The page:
Companies in Singapore Which Must Be Audited
Companies in Singapore are audited based on the Companies Act which was most recently amended in 2014. The 2014 amendment updated the audit exemption criteria for all Singapore-based companies. It also introduced the concept of small companies. A company is considered to be a small company if its total annual revenue is S$10 million or less, its total assets over a specific financial year are S$10 million or less, and it does not have more than 50 full-time employees at the end of a specific financial year. The amended version of the Companies Act came into effect starting from July 1, 2015; this version is in effect to this day.
Before the Companies Act was amended, an exempt private company with an annual turnover which did not exceed S$5 million, had 20 shareholders or fewer, and no corporate shareholders was not required to have any of its accounts audited. However, the 2014 amendment changed this fact; such companies must now be audited.
Of course, before your company based in Singapore can be audited, you will need to own one. Fortunately for you, we at Paul Hype Page & Co are able to assist you in this matter. Our incorporation team will provide you with high-quality services in order to best facilitate the setup of your Singapore company. Once it has been incorporated, you may run the new Singapore-based company in any way which you deem to be suitable.
Consequences of a Lack of Auditing
Companies which are not audited are exposed to various risks with regard to finances, profits, security, and various other matters. Companies may choose to use internal audits conducted by their own employees or external audits which are conducted by third-party auditors. However, regardless of the method which is used, all audits of a company are intended to provide an objective perspective of the company’s business operations so as to correct any problems, deficiencies, or other weaknesses. For this reason, one of the more evident consequences faced by an unaudited company is that of reduced business performances because those in charge of the company would not know the ways in which the company is underperforming.
A company’s policies related to audits and audit reports are also of great importance. Among the management’s primary responsibilities regarding company audits is the development of policies to address problems discovered by an audit. Audit reports provide recommendations with regard to the correction of such problems and also state the possible consequences of a lack of action taken to correct such problems. Due to the fact that such problems may carry legal repercussions, the failure to act on such recommendations found in an audit report is a grave error that may place the company in much trouble. Failure to act on audit report recommendations which have legal implications may cause some to choose to file lawsuits or press criminal charges against the company, especially if the related problems recur or even worsen with the passage of time.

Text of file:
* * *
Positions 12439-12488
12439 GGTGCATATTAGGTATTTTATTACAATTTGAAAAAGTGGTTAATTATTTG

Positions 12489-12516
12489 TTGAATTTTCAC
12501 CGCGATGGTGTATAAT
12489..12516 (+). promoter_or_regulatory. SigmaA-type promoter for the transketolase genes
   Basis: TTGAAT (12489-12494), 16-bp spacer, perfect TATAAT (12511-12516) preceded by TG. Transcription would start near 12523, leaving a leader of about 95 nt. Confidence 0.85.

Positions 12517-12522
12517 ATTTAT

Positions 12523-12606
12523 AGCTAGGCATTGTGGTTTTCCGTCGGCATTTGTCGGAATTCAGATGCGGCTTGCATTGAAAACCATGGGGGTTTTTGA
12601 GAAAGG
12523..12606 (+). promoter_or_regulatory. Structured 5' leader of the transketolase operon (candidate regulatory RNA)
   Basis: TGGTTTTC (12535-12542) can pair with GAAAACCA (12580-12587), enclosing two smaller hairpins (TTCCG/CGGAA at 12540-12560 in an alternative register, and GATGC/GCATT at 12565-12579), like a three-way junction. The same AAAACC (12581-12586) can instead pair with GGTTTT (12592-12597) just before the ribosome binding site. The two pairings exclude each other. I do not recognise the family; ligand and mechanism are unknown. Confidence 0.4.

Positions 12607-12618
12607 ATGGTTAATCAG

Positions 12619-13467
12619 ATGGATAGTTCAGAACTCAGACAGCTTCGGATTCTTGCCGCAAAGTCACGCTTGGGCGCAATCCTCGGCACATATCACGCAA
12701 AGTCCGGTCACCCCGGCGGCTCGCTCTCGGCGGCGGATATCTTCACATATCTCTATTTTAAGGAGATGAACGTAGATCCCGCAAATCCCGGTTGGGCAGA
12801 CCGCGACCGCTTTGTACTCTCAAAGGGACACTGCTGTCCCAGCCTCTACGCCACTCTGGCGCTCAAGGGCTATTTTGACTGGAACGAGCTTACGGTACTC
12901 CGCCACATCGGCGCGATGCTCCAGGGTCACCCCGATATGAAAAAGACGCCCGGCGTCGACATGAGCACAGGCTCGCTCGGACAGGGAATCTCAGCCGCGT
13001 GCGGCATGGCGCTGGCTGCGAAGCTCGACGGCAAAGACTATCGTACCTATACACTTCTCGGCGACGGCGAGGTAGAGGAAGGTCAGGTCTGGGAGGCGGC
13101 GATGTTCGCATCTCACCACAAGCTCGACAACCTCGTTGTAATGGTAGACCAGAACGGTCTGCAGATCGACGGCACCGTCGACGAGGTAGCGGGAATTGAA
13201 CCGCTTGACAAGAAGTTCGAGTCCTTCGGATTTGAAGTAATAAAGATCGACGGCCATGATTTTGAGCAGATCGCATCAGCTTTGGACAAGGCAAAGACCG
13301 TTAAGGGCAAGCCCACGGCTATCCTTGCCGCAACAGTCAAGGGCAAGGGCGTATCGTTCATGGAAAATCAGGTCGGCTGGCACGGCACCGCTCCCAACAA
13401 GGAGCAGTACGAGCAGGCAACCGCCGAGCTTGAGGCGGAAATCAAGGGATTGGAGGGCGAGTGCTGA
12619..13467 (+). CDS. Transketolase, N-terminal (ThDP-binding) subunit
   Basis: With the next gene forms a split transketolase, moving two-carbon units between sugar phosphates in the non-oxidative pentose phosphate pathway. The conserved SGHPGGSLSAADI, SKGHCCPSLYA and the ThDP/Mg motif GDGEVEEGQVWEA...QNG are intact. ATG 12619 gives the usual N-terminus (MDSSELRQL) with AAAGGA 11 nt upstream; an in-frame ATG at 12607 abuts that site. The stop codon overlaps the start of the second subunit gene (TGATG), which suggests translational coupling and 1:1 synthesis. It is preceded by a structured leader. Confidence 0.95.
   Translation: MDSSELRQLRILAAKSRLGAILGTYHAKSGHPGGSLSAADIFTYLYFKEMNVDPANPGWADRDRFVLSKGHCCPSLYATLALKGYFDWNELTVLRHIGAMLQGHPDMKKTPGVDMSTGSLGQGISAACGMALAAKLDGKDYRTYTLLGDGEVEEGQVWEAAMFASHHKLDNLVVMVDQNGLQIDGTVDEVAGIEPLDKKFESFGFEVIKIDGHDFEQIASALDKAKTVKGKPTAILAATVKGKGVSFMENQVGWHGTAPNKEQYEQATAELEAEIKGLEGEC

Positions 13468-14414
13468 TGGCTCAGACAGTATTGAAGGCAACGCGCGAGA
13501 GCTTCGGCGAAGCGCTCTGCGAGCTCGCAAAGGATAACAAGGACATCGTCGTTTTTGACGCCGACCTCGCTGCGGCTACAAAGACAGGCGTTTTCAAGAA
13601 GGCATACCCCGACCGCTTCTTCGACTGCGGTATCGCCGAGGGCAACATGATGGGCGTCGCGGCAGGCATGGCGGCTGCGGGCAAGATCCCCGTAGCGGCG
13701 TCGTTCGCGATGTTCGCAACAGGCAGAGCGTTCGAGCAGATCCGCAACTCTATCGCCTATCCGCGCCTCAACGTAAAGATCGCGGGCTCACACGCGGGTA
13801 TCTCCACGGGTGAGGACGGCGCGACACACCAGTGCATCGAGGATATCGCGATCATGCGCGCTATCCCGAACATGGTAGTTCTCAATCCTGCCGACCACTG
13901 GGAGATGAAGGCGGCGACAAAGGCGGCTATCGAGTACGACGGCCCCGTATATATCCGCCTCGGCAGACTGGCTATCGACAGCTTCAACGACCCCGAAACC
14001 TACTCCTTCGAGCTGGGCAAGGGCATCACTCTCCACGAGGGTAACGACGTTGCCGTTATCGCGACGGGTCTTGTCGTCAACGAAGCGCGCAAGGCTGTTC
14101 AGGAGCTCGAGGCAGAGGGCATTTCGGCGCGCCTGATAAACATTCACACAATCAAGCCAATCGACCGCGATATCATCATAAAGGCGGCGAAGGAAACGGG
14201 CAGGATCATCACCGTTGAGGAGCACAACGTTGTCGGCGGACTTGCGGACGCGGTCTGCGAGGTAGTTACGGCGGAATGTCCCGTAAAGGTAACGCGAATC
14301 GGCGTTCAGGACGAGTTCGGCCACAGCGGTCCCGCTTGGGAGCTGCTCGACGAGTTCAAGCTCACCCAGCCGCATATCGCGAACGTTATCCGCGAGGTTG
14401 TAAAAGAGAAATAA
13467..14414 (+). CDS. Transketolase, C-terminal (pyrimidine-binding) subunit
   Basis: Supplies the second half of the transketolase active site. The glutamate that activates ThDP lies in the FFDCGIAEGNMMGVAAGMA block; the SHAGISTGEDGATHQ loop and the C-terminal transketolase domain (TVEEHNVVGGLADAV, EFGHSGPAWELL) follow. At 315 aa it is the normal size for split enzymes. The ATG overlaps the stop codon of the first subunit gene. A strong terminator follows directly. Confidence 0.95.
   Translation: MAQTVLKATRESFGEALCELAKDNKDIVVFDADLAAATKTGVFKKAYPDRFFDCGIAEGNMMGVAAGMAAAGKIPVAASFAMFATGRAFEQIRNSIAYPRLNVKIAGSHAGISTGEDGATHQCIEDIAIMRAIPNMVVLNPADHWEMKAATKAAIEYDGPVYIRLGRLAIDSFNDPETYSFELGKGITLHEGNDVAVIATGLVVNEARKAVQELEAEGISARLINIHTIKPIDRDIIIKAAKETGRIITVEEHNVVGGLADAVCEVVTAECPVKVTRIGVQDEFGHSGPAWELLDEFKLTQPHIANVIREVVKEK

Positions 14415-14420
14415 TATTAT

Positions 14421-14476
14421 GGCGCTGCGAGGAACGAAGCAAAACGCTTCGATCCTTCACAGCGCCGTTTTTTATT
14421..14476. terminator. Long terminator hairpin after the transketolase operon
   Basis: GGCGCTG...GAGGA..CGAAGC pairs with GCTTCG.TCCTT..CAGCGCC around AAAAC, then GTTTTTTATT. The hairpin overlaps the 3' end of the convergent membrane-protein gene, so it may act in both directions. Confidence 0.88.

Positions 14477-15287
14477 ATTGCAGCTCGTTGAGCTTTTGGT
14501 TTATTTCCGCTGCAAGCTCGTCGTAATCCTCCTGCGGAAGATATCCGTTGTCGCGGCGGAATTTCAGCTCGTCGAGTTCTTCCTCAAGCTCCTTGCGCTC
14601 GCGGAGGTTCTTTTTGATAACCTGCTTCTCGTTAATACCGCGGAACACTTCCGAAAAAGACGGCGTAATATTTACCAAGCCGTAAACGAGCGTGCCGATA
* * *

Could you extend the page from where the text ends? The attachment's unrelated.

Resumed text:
How to Respond to an Audit
Not every business must comply with the recommendations put forward by an auditing team, whether the auditors be internal or external. However, regardless of whether the company complies with the recommendations, it must nevertheless address the concerns stated in the audit report. For this reason, any problems mentioned by an audit which are accompanied by suggestions may be solved by using an alternative but unmentioned method if the management of the company deems such an approach to be suitable. However, a company must always ensure that it remains legally compliant, and it can do this through the use of the information provided by audits.
Appeal to Authorities (If Necessary)
Certain audits are more authoritative than others, depending on the status of those conducting the audit. Audits conducted by people or organizations with more authority rarely receive objections or appeals from the company which was audited. Recommendations which accompany such audits are also difficult to amend.
However, some companies may have a lack of resources required to fulfill the recommendation. Such companies may appeal this recommendation; when doing so, they should also request an extension if necessary. Despite this fact, this does not give the company the right to ignore such recommendations because the more authoritative auditors might also monitor the status of the implementation of the recommendations. If such is the case, failure to comply with the recommendations may be regarded as a breach of conduct protocol on the company’s part and place the company at risk of severe punishments.
The results of external audits may sometimes be released to the public. This may be done with or without the consent of the audited company. Companies which are subject to open audits are especially recommended to comply with proposals stated in the audit report because the general public will know more about the details of the company in question.